Review: Checkpoint Chana

4 star rating
Manuel Bau's worthy and provocative production leaves us wondering how to reconcile freedom of expression and debate with the responsibility to be sensitive to other people's feelings.
Checkpoint Chana at Finborough Theatre

Image: Finborough Theatre



Closes here: Tuesday 20 March 2018

Author:
Jeff Page

Director:
Manuel Bau

Cast:

Ulrika Krishnamurti - Tamsin

Matt Mella - David

Geraldine Somerville - Bev

Nathaniel Wade - Michael


Synopsis


“We have to make sure we make the right choices.


If we do, we're ok and you'll have a career, be someone who is employable and commissionable.


Get it wrong and it's like all over.”


Poet Bev Hemmings is in the eye of a storm after she publishes a poem that the world seems to believe is anti-Semitic.


She's convinced she's innocent, but everyone else - including her PA, Tamsin - wants her to apologise.


A press interview is planned to begin her public rehabilitation, but Bev's dying father, erratic behaviour and tendency to drink make her public contrition a complex process.


Checkpoint Chana examines the point where pro-Palestinian criticism of the government of Israel and anti-Semitism blur.


Background


Originally seen as a staged reading as part of Vibrant 2017 - A Festival of Finborough Playwrights, the world premiere of Checkpoint Chana.

ActDrop reviews


Peter Brown

Performance date: Monday 5 March 2018
Review star rating image for 3 stars

The main character in this thought-provoking work by Jeff Page is a poet.


Bev has recently had a book of her poetry published which has caused furore because of a reference to Nazis in one of her poems, describing a checkpoint in Israel, which has been widely taken to be anti-semitic.


Her personal assistant, Tamsin, is working to make amends by issuing an apology on social media which looks like it might resolve the issue and leave Bev clinging on to her academic job and restore (at least to some extent) her reputation as a poet.


Bev's work does have political overtones and she obviously harbours left-wing sympathies.


And that makes it hard not to watch this play without concluding that there are similarities in the situation Bev faces and other real-life cases, most notably, perhaps, that of Ken Livingstone who was suspended from the Labour party in 2016 for bringing it into disrepute after his comments about Hitler and Zionism.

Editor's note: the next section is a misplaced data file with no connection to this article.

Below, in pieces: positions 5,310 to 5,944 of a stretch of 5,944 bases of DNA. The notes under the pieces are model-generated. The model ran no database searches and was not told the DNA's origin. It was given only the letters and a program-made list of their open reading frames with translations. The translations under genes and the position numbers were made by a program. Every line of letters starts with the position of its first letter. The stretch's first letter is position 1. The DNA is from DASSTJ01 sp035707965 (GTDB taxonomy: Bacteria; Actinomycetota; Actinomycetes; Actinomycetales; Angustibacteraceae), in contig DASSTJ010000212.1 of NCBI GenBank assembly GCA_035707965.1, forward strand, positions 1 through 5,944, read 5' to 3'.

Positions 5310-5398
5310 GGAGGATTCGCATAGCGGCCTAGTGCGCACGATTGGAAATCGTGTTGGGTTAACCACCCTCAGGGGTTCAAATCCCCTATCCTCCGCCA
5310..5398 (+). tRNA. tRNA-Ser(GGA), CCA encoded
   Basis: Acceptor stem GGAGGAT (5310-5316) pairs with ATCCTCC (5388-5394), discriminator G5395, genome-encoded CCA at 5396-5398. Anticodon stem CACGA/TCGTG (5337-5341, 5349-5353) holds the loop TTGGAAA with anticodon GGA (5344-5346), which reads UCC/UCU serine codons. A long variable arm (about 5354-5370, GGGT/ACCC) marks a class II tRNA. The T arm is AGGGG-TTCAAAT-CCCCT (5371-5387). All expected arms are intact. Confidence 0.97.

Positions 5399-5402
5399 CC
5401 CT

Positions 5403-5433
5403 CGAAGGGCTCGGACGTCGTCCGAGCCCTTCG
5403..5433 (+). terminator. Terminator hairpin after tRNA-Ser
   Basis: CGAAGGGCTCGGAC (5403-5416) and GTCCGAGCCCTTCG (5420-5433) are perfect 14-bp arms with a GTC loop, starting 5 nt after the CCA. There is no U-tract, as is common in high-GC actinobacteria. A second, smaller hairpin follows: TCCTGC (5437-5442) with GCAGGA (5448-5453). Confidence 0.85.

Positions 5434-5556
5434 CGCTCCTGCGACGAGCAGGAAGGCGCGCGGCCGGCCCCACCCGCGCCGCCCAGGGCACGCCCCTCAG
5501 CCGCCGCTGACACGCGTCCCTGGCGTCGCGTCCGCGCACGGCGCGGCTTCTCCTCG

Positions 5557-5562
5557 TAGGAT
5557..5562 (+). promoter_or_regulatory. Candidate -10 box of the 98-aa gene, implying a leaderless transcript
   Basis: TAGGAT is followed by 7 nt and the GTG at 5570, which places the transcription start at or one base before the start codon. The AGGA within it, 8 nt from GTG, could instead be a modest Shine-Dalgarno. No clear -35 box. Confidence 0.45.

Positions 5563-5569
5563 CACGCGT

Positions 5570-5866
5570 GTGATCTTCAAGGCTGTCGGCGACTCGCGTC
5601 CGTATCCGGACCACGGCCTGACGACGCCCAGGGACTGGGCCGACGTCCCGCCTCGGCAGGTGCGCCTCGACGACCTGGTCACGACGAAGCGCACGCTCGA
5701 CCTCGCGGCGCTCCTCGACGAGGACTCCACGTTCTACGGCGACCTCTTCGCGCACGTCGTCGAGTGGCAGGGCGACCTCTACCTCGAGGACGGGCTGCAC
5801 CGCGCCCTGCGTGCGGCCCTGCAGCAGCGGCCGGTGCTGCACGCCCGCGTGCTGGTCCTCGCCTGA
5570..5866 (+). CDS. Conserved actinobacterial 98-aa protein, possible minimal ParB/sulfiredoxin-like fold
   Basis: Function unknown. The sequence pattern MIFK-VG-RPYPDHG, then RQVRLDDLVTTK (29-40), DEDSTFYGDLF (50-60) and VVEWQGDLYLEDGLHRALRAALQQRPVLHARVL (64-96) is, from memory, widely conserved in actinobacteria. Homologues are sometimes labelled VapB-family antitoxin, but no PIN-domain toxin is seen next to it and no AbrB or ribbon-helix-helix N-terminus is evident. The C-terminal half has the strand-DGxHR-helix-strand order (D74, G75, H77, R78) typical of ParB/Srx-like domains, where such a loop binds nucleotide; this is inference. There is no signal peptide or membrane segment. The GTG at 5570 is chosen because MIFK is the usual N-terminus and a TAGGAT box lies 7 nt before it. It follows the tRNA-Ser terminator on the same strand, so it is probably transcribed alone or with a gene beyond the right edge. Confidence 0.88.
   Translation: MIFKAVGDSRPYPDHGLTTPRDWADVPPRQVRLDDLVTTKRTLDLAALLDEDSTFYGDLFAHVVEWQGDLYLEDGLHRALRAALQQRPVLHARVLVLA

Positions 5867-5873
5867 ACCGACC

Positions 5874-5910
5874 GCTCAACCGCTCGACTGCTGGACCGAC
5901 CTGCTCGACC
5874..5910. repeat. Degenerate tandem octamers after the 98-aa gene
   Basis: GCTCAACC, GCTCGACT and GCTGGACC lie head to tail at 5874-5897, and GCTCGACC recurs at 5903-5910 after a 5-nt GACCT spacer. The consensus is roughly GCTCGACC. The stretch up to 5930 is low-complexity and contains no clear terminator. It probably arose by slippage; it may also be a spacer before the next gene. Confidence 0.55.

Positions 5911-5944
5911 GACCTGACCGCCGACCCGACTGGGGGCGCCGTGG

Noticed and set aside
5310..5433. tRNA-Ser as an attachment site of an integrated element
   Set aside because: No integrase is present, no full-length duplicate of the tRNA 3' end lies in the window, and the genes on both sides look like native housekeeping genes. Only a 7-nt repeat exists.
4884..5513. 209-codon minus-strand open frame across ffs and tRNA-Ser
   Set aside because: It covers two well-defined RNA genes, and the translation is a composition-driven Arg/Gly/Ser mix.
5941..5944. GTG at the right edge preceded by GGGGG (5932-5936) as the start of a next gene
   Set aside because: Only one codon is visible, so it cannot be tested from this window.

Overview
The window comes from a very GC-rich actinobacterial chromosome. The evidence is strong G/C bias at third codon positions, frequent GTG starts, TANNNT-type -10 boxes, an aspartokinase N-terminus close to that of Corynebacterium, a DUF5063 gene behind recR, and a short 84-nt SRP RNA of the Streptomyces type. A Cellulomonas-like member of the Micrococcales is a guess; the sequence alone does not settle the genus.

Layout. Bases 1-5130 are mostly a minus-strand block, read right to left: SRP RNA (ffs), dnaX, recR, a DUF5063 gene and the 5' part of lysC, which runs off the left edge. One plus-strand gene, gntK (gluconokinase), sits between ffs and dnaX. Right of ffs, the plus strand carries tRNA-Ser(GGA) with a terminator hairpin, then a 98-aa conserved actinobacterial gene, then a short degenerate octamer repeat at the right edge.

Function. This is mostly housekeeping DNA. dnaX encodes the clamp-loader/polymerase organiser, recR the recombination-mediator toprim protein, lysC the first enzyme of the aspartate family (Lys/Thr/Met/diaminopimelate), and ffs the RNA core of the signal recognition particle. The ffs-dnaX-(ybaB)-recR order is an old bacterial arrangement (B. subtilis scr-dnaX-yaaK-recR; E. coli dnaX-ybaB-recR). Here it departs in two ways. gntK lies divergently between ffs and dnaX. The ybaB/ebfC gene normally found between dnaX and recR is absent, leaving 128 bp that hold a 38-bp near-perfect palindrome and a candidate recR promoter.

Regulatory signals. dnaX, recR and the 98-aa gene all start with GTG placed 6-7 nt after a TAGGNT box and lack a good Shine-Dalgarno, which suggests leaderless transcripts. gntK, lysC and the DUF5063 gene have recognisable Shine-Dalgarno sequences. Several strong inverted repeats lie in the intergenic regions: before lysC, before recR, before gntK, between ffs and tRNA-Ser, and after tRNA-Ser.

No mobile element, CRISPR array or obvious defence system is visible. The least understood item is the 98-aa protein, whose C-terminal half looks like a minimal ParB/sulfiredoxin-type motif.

On the widest level, Jeff Page's play questions what we can and cannot say publicly, either verbally or in print.


That, of course, is a highly relevant and important issue that rightly deserves to be heard and discussed, especially in the context of the enormous influence and immediacy of social media.


In also needs to be considered within the bounds of freedom of expression and the right to free speech.


But the central issue gets clouded a little here because of Bev's personality and her career and personal situation.


Bev's best days as a poet seem to be behind her and she struggles (rather ineffectually) to control her drinking.


On top of that, she is psychologically and emotionally vulnerable because of her father's death.


That all makes for more interesting drama and ramps up the tension in the latter section of the piece, whilst also introducing other vital considerations, especially the hugely negative effects that public utterances have on the everyday lives of ordinary people.


But we might have seen things differently if Geraldine Somerville's well-described Bev had been a poet 'on the up' and not facing personal crises, even if the same outcome prevailed.


In fact, there may well have been more potency in that scenario.


Even so, there's more than enough intellectual meat to consider in Manuel Bau's worthy and provocative production, which leaves us wondering how best to reconcile the right to freedom of expression and effective debate, with the responsibility to be sensitive to the feelings and needs of our fellow human beings.



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